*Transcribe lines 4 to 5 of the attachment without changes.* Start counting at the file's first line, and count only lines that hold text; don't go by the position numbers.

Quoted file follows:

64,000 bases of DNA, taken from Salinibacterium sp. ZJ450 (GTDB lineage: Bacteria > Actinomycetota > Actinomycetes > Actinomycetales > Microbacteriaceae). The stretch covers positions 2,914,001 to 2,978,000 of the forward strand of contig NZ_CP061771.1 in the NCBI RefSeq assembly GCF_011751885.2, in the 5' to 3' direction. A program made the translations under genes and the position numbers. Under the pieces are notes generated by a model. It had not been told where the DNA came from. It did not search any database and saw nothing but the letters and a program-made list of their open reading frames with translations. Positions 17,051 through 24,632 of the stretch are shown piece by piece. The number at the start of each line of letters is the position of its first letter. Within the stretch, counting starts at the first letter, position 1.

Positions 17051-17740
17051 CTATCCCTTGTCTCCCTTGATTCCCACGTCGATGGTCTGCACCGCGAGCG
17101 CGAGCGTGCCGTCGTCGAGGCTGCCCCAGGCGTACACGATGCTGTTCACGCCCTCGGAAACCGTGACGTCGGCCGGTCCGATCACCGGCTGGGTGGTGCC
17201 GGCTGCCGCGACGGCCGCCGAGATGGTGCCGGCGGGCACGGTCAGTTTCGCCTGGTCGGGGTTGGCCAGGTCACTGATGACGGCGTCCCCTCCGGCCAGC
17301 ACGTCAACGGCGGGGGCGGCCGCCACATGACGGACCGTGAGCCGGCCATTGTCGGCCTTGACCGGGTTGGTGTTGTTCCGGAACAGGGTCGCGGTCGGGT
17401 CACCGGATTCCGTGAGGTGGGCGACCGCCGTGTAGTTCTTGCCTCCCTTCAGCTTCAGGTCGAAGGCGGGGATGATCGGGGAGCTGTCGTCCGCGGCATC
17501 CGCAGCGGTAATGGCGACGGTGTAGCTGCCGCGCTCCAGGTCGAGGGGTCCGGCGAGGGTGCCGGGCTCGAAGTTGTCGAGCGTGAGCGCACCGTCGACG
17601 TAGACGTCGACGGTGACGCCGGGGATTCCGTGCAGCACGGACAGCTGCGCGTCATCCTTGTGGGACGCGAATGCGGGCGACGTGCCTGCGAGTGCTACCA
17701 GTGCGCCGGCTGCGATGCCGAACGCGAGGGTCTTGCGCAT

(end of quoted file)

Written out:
17101 CGAGCGTGCCGTCGTCGAGGCTGCCCCAGGCGTACACGATGCTGTTCACGCCCTCGGAAACCGTGACGTCGGCCGGTCCGATCACCGGCTGGGTGGTGCC
17201 GGCTGCCGCGACGGCCGCCGAGATGGTGCCGGCGGGCACGGTCAGTTTCGCCTGGTCGGGGTTGGCCAGGTCACTGATGACGGCGTCCCCTCCGGCCAGC